"It is a special pleasure to go back to where the times were so magical," Carpenter said.

Glenn orbited as a pivotal time in world and American history. The year he flew, 1962, would also witness the Cuban Missile Crisis, a see-who-blinks-first standoff between American and Soviet leaders that threatened nuclear war.

The American community was also substantially smaller then, with the nation’s population standing at 186 million people compared with some 300 million people today. An average family made $6,000 a year, according to the U.S. Census Bureau, a little over $4,000 per year for families living in Florida or other parts of the South.

On the other hand, things didn’t cost as much as they do now. A gallon of gas ran 31 cents in 1962, and a house cost less than $19,000. The whole federal budget totaled $106 billion and the Dow Jones Industrials, the stock market, stood at just over 700 points.

Kennedy Space Center didn't even exist yet – it's 144,000 acres was still more citrus groves than launch site.

Glenn climbed inside the Mercury capsule he had named Friendship 7 at Complex 14 at Cape Canaveral Air Force Station on Florida’s Atlantic coast. The launch team worked inside a blockhouse near the launch pad.

"It was not a solo effort," Carpenter said. "It took thousands of people to get him safely up there and back." At that point, two American astronauts made short trips into space, but did not reach orbit. They flew on the Redstone, a rocket that was extremely reliable, but not strong enough to send a person into orbit.

That was the job of the Atlas, a missile whose strength was without question, but whose reliability left something to be desired.

"The very first time we saw a missile launch, it went up and blew up at 27,000 feet and that wasn't a confidence builder," Glenn recalled, laughing at the memory. They followed the Atlas development and when it was ready, Glenn said the astronauts didn't have a qualm about getting on it. "You became the best-trained person you could be and that's what we did."

Glenn was supposed to remain in space longer, but Flight Director Chris Kraft cut the mission short after a malfunction light came on showing that the heat shield might have come loose. The heat shield remained in place and Glenn splashed down safely in the Atlantic Ocean and picked up by the destroyer USS Noa.

Although the Soviets had already put two of their own cosmonauts in orbit by the time Glenn was catapulted into orbit, the American was treated on his return with the pomp and circumstance normally reserved for royalty. His tiny spacecraft has been displayed at the Smithsonian.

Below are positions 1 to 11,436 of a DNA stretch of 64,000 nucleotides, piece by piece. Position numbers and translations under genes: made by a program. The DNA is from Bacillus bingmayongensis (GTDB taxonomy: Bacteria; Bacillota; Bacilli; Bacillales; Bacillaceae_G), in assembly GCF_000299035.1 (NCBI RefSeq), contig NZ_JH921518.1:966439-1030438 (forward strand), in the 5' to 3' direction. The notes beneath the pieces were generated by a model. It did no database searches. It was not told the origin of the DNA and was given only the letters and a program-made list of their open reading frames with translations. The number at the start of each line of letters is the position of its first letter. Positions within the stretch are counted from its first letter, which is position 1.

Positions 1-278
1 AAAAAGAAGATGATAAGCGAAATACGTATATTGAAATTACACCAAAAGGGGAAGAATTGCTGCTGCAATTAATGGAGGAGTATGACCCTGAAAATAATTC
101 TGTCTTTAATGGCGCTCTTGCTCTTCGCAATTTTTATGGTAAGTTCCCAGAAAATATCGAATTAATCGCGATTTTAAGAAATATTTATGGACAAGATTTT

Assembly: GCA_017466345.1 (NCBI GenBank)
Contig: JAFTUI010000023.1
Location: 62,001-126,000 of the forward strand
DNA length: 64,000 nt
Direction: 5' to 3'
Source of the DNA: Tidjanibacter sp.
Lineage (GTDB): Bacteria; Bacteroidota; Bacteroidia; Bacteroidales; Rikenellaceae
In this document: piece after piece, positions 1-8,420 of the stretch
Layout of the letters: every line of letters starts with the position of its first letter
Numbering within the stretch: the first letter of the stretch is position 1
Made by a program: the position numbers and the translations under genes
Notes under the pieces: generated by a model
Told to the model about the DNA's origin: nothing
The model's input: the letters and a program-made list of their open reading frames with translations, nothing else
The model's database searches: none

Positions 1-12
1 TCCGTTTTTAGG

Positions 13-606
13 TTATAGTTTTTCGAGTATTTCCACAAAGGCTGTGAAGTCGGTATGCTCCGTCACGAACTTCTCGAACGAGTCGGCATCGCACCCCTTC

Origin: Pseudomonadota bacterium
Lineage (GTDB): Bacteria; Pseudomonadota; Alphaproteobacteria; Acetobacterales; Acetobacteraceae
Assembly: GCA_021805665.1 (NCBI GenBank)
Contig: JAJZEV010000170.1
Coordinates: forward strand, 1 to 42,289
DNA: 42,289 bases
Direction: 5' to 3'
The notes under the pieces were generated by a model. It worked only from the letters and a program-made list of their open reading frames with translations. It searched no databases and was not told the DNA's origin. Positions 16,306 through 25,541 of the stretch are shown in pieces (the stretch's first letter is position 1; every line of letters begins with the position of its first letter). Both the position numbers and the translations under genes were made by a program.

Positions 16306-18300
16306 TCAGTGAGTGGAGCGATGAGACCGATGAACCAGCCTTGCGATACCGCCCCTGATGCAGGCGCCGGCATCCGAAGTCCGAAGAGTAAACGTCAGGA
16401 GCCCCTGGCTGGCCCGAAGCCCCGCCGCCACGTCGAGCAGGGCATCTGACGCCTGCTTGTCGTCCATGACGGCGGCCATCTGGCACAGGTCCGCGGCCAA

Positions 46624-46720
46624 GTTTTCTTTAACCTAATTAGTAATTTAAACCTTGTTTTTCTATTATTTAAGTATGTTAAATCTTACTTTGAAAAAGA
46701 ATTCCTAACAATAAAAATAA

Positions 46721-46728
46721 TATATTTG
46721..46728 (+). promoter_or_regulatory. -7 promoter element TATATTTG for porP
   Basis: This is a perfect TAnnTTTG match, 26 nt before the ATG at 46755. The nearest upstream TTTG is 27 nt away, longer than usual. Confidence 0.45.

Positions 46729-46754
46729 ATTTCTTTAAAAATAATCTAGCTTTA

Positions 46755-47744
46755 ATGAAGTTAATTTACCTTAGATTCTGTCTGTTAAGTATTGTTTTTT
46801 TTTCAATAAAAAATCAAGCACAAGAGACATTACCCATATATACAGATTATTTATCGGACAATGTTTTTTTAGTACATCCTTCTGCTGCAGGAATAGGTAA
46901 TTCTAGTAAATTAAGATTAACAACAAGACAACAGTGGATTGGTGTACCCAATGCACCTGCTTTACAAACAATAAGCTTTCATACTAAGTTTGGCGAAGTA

The flight also changed Glenn’s course. A record-setting test pilot before he became one of America’s original astronauts, Glenn left NASA soon after the Mercury mission and entered the political world. He would serve in the United State Senate from his home state of Ohio and make a run for the White House.

While it seemed for decades that Glenn’s space experience was limited to those three orbits in 1962, the astronaut was enlisted to fly again in 1998, this time aboard space shuttle Discovery. While the Mercury capsule was snug with just one person inside, the shuttle was comfortable with seven people inside. Glenn, then 77, conducted numerous experiments to see how his body had changed since his first mission.

Now retired from space and politics, Glenn said the challenge of spaceflight continues to press today's designers and engineers to keep making strides.

"These things depend on people," Glenn said. "Nothing's going to happen unless you have people to do it."

The Atlas rocket carrying John Glenn and his Mercury capsule lift off Feb. 20, 1962, from Launch Complex 14 at Cape Canaveral Air Force Station. Photo credit: NASA

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17 Month Manned Mars Simulation Ends In Russia

 The record-breaking simulated mission to Mars has ended with smiling faces after 17 months. Mars500’s six brave volunteers stepped out of their ‘spacecraft’ today to be welcomed by the waiting scientists – happy that the venture had worked even better than expected.
Mars500, the first full-length, high-fidelity simulation of a human mission to our neighbouring planet, started 520 days ago, on 3 June 2010, at the Institute of Biomedical Problems in Moscow.